well known. The key questions which now remain to be answered are whether or not the
experimental conditions are really achieved within the treated objects.
II-DEMONSTRATION OF OXYGEN DESORPTION OF TREATED OBJECTS
The results outlined above were obtained by simulating the burial of insects within
objects in order to mimic as closely as possible a real situation. However, it is difficult from a
technical point of view to directly evaluate the desorption time Td of oxygen from objects,
since to do this would in principle necessitate the positioning of detectors within the objects.
Td depends on the porosity of the objects studied, and on the permeability of the materials to
the gas used. The duration of treatment therefore depends on the desorption time. Various
methods were used to evaluate desorption such as calculation of the time needed for the
oxygen level to reach its equilibrium value, and comparison of the treatment times of infested
objects with the treatment times of reference samples.
II-1 calculation of the time needed for equilibrium to be reached.
Simulation was carried out with fresh, non-infested wood from different sources: poplar,
oak, walnut, having fixed dimensions. The wood samples were bare or covered by a thick
protective coat. They were enclosed in a pocket of volume 32 litres (0.032m3) until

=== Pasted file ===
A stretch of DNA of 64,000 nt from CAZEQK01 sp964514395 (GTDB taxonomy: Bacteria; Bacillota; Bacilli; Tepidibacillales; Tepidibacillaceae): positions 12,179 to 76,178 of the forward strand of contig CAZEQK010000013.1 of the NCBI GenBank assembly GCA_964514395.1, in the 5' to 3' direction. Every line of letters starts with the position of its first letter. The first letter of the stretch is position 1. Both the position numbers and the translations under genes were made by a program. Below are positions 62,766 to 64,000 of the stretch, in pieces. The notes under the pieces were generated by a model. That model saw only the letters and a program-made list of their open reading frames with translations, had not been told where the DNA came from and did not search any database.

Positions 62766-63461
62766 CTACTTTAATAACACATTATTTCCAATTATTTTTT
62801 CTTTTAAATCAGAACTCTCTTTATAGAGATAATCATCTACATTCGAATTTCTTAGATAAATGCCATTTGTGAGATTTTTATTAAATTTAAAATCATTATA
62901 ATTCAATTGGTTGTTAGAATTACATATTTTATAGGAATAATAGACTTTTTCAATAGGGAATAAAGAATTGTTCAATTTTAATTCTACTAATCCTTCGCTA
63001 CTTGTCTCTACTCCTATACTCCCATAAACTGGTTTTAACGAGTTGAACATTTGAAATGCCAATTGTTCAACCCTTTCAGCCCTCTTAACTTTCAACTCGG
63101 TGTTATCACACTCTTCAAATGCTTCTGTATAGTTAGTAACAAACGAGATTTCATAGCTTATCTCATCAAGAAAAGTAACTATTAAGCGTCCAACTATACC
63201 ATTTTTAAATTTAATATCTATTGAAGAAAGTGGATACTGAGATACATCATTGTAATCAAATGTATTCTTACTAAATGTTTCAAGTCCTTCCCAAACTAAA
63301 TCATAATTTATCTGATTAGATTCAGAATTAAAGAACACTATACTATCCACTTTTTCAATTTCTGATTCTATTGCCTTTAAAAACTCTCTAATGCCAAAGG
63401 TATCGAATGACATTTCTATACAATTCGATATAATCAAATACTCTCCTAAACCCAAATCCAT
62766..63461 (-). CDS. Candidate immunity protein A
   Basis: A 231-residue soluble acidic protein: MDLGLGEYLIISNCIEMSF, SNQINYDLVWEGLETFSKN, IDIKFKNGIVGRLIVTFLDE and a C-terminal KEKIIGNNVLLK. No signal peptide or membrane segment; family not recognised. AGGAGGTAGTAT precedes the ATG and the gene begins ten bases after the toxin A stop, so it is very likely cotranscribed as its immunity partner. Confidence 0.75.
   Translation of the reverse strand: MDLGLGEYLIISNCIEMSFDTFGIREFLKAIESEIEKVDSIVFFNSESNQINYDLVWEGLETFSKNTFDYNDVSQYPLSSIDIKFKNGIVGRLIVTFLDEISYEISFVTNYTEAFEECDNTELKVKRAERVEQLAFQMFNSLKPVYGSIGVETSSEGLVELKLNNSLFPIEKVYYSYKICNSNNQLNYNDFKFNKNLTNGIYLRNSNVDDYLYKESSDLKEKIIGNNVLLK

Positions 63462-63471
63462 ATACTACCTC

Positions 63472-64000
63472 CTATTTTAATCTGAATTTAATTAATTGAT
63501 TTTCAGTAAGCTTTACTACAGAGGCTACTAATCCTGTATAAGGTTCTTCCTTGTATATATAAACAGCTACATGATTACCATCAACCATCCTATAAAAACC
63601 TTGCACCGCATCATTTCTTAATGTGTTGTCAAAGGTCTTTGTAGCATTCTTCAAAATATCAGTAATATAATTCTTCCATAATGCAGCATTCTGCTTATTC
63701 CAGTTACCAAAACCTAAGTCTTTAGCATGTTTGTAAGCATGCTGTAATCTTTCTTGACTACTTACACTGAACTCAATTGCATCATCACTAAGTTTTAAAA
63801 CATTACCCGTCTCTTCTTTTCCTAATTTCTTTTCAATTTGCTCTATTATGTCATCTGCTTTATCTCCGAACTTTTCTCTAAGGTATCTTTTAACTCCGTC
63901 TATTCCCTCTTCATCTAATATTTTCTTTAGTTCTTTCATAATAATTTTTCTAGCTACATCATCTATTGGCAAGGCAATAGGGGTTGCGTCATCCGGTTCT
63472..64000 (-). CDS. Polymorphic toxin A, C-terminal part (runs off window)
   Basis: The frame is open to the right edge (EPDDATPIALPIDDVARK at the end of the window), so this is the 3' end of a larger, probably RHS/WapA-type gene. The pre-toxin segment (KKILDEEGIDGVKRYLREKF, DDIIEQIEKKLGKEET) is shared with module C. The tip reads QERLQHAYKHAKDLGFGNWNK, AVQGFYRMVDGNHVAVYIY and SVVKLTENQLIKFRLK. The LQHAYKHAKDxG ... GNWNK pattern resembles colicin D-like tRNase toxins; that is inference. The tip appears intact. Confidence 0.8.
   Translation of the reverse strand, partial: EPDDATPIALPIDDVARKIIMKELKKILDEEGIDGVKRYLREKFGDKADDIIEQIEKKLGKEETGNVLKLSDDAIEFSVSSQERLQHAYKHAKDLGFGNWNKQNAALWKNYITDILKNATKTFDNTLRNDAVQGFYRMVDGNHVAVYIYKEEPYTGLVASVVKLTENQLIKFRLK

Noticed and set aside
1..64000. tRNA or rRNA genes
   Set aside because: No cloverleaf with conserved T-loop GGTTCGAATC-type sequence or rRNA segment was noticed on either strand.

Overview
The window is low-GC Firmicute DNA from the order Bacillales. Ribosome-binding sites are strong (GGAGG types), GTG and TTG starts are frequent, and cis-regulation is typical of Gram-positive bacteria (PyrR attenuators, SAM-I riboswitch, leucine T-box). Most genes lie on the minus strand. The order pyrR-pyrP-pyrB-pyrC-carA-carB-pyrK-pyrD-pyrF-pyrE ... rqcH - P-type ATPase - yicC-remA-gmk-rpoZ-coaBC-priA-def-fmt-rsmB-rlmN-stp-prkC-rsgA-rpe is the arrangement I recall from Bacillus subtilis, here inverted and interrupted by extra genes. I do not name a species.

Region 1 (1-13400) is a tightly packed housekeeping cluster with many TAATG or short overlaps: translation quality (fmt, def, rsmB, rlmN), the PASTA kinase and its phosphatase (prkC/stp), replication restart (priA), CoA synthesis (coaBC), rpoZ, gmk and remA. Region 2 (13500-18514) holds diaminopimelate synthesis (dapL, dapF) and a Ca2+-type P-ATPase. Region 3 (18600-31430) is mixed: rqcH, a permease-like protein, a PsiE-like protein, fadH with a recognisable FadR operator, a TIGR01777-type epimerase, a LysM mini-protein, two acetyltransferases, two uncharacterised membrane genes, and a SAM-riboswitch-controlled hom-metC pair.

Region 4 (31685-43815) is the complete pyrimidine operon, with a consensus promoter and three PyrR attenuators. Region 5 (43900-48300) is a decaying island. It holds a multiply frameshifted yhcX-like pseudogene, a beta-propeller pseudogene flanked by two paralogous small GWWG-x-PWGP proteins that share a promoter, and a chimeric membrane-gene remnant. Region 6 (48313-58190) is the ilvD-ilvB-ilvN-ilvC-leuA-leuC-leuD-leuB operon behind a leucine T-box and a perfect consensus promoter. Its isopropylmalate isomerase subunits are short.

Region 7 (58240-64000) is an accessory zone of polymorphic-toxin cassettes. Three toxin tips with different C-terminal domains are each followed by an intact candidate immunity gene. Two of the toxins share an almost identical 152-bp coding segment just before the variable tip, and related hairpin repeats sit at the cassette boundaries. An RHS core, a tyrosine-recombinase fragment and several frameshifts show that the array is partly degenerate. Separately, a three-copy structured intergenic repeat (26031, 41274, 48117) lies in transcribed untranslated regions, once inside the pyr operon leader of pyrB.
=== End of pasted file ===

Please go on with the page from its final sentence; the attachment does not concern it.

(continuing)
equilibrium was reached. The initial experimental conditions were:
23°C, 0.1% to 0.2% oxygen. Equilibrium was reached with 0.4% oxygen. Oxygen desorption
was found to be more difficult with painted wood than bare wood. The difficulty increase in
the way poplar, oak, walnut, with a maximum desorption time of 120 hours (5 days).
The same experimentrepeated for infested walnut wood showed a shorter desorption time:
equilibrium was reached more quickly, in one hour for the bare wood and in 4 hours for the
painted wood. This result is a consequence of the greater porosity of infested wood in
comparison to healthy wood on account of the tunnels hollowed out by the infesting insects
(SELWITZ, C., 1998).
II-2 Comparison of treatment time of infested objects with treatment time of reference
samples (test samples)
Treatments carried out on museum objects using readily available test samples as
references and performed in a controlled argon atmosphere showed similar exposure times
for the objects and the reference samples, the differences in exposure times being one day or
This result was not always observed. Wooden objects (pianos, sculpture and panels of
wood) infested by Anobium punctatum (furniture beetle) had to be treated over 10 to 14 days,
compared to only 4 for the reference samples. Similarly, 7 days were needed for a textile
sample of dimensions 135x87x43cm infested by Attagenus megatoma (black carpet beetle) as
compared to 2 days for the corresponding reference sample. The treatment conditions were as